Death of a Salesman is a play written by Arthur Miller. The play is about the life of Willy Loman, a salesman who is struggling to make ends meet. The play explores the themes of family, success, and failure. Death of a Salesman is considered to be one of the greatest American plays ever written.
The play is set in the late 1940’s in New York City and is about a sixty-year-old man named Willy Loman who is in the process of losing his grip on reality. His problems stem from his disillusionment with his life, which he tries to escape by living in the past. In the present, he is a traveling salesman for a company that no longer values him because he is too old and does not bring in enough business. In addition, his sons Biff and Happy are both failures in his eyes.
Biff was once a star athlete with a promising future, but he failed to live up to his potential and now works as a janitor. Happy is a successful businessman, but he is shallow and dishonest. Willy’s only hope is that Biff will be able to have a successful life, but when Biff confronts him about his lies and lack of success, Willy cannot handle the truth and kills himself.
Death of a Salesman is a tragedy because it shows how the American dream can turn into a nightmare when it is based on false illusions. Willy Loman believed that he could be successful if he just worked hard enough, but he did not realize that his talent was not enough to make him successful.
In addition, he placed too much importance on material possessions and appearances, which led to his downfall. The play also shows how the pressure to succeed can lead to mental and emotional problems. Willy Loman was under a lot of pressure to provide for his family and to be successful, but he was not able to handle the pressure and it eventually led to his downfall.
Death of a Salesman is an important play because it shows how the American dream can fail if it is based on false illusions. It is also a cautionary tale about the dangers of putting too much pressure on oneself to succeed. The play is still relevant today because there are many people who are still struggling to achieve the American dream.
At the start of this play, Willy Loman is an idealistic young man with no ambition or drive who has made $100 million by age thirty-one. His dream of success and the American Dream are what he lives for, but all his hopes are shattered in a single day when his father dies and leaves him alone to deal with death.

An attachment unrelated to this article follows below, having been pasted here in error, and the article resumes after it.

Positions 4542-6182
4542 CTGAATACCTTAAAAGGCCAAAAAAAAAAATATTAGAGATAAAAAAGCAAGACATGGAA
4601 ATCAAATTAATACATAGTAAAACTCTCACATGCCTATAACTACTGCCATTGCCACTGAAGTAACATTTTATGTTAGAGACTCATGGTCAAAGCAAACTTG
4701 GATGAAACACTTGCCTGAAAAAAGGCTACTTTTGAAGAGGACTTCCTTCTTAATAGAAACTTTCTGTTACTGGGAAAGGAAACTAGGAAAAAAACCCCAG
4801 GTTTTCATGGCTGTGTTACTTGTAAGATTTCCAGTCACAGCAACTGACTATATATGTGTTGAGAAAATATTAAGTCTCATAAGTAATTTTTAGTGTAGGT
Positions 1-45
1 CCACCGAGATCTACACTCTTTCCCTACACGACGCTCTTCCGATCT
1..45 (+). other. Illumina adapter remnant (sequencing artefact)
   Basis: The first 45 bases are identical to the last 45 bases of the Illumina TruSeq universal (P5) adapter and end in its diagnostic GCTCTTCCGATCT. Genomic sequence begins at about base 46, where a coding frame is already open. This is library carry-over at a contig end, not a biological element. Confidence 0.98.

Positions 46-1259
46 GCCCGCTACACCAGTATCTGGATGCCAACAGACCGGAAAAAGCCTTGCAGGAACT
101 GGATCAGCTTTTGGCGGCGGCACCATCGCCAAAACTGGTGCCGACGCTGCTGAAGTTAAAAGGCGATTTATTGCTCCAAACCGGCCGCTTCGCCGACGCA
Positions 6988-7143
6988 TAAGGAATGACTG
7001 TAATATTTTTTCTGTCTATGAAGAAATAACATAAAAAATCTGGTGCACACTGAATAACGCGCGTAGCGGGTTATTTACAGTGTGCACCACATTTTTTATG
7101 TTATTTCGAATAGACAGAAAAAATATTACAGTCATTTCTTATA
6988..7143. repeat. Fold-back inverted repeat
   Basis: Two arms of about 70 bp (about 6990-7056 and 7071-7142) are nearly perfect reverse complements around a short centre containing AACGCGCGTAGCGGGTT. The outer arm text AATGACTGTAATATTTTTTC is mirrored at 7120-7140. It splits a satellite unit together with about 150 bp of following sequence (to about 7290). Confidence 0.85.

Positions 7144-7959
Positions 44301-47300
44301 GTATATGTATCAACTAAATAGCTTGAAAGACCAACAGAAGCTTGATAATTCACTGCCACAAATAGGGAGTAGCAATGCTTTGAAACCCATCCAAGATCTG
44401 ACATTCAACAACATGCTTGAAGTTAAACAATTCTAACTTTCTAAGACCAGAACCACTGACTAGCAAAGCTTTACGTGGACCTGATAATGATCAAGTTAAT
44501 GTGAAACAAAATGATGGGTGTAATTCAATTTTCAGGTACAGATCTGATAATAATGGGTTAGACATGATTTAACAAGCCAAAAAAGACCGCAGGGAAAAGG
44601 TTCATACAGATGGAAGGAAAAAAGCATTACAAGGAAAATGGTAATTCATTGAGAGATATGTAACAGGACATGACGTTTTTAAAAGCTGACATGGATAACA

The main themes of Death of a Salesman are the notion of the American Dream, what it takes to succeed, and the struggle to distinguish between reality and illusion. Willy Loman is married to Linda and has two sons named Biff and Happy. Ben, Charley, Bernard, as well as several women from the hotel
The play is set in New York City and starts with Willy coming home from a business trip. He has been fired from his job and is struggling to understand what happened. His wife Linda tries to comfort him, but he is fixated on the idea that he has failed as a salesman. Biff, his older son, comes home and Willy is overjoyed to see him. However, their reunion is short-lived as Biff quickly realizes that his father is not the man he used to be.
Willy begins to flashback to when Biff was a young boy and was always getting into trouble. One time, he even stole some lumber from a construction site to build a shed for his baseball equipment. Despite Biff’s mistakes, Willy always believed in him and was confident that he would be a success.
The next day, Happy, Willy’s younger son, comes home from work. He is successful in sales and has a good relationship with his boss. However, Willy is convinced that Happy is not doing as well as he could be. This causes tension between the two of them.